You won’t believe it — Neuralink’s brain implant just used to control a computer

Neuralink logo and name on dark backround
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Noland Arbaugh is the first human to receive Neuralink’s brain implant. He recently took to the social media platform X to show off the capabilities of the device by controlling a computer with nothing but his brain during a livestream.

It sounds like Arbaugh, a 29-year-old man who was paralyzed from the shoulders down in a car crash eight years ago, uses the Neuralink brain implant for more than just moving a mouse cursor. During the stream, he talked about using the connection to play online chess matches and the popular strategy game Civilization

Arbaugh also discussed the intuitive feel of moving the mouse cursor around using his mind. “I would attempt to move, say, my right hand left, right, forward, back, and from there, I think it just became intuitive for me to start imagining the cursor moving,” he said.

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The stream was relatively short, around nine minutes, but it gave us enough of a taste to start imagining how a device like Neuralink’s brain implant could completely change the lives of people with paralysis.

From the outside looking in, it all seems magical. And for users like Arbaugh, it’s even more special. “I just can’t even describe how cool it is to be able to do this,” he explained.

“If y’all can see the cursor moving around the screen, that’s all me. It's pretty cool, huh?”

Noland Arbaugh

Human trials only started recently, as the US Food and Drug Administration authorized the Elon Musk-co-founded company to begin testing last year. In the fall, the firm started recruiting paralyzed participants to test out its tech, with Arbaugh being the first to show off the device's capabilities inside a human being.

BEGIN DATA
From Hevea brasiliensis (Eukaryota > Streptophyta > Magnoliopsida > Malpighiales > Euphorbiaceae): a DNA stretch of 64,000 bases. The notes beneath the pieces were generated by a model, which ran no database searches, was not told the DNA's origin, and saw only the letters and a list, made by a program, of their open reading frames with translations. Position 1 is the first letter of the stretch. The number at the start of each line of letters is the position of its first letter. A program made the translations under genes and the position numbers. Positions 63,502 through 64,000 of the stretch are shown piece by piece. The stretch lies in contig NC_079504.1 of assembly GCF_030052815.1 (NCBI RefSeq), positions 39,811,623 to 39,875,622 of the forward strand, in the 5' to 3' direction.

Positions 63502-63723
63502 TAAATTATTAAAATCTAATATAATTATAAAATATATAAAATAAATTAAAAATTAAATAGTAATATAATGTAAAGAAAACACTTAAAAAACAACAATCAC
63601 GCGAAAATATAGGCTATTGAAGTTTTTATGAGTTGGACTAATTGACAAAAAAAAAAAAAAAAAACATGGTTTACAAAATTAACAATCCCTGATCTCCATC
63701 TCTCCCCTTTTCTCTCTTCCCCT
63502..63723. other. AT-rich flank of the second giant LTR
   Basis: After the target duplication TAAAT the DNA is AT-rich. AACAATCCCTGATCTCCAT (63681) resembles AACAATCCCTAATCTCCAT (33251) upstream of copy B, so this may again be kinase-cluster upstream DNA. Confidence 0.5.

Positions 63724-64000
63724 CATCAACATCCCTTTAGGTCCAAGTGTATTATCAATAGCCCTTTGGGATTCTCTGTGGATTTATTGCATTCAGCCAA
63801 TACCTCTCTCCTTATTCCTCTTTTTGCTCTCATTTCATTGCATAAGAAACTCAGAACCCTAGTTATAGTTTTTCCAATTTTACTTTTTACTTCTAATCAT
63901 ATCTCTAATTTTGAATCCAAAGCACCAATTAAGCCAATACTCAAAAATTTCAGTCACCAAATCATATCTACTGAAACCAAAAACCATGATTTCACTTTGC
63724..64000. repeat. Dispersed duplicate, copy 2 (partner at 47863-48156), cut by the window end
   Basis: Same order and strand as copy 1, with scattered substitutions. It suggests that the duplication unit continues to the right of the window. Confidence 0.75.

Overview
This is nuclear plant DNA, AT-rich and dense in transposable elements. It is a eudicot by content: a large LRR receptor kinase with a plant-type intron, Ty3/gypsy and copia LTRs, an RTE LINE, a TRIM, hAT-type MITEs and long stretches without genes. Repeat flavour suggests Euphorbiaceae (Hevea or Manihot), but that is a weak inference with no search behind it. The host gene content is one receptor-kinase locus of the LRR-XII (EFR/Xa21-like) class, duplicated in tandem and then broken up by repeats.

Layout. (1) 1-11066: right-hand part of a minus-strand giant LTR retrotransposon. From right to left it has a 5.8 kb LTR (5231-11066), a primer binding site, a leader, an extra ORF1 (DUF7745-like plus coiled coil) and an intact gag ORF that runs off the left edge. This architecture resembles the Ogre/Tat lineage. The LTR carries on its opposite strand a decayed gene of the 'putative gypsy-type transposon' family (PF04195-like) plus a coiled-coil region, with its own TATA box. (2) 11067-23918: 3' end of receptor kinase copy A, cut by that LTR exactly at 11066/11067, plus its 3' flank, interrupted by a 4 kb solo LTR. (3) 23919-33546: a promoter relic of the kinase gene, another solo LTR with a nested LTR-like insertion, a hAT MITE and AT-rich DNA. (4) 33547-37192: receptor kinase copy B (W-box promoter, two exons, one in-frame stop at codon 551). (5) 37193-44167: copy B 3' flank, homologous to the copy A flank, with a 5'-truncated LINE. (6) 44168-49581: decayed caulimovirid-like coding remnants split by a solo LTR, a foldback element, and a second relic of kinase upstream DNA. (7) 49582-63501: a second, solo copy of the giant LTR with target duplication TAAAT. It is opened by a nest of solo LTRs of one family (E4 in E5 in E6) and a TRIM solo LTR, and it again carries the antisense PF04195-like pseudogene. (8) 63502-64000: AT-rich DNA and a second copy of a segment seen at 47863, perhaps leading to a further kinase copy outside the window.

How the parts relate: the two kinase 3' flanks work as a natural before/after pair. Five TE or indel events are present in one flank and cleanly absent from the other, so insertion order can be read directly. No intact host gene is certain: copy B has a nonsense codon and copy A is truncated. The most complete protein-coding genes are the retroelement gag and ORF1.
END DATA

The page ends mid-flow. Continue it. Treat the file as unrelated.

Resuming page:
The chip is placed into the user's brain using a surgical robot, which Neuralink developed for exactly this purpose. And while it sounds scary, Arbaugh said, “I think, like, there's nothing to be afraid of. The surgery was super easy. I literally was released from the hospital a day later.”

In January, Musk posted on X that Arbaugh was recovering well. He followed that up in February, saying that he was fully recovered and could control a computer using his thoughts. The shared stream confirmed the billionaire’s claims.

While the surgery and recovery appear to have gone smoothly, Arbaugh acknowledged that the struggle wasn’t over and that there was work left. “I don’t want people to think that this is the end of the journey. There’s a lot of work to be done,” he said. “But it has already changed my life.”

Besides Arbaugh, we don’t know how many test subjects Neuralink has using its brain implant. The company isn’t on ClinicalTrials.gov, so unless it announces the number itself, there’s no way to find out how many people are in and how they’re recovering. 

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Dave LeClair
Senior News Editor

Dave LeClair is the Senior News Editor for Tom's Guide, keeping his finger on the pulse of all things technology. He loves taking the complicated happenings in the tech world and explaining why they matter. Whether Apple is announcing the next big thing in the mobile space or a small startup advancing generative AI, Dave will apply his experience to help you figure out what's happening and why it's relevant to your life.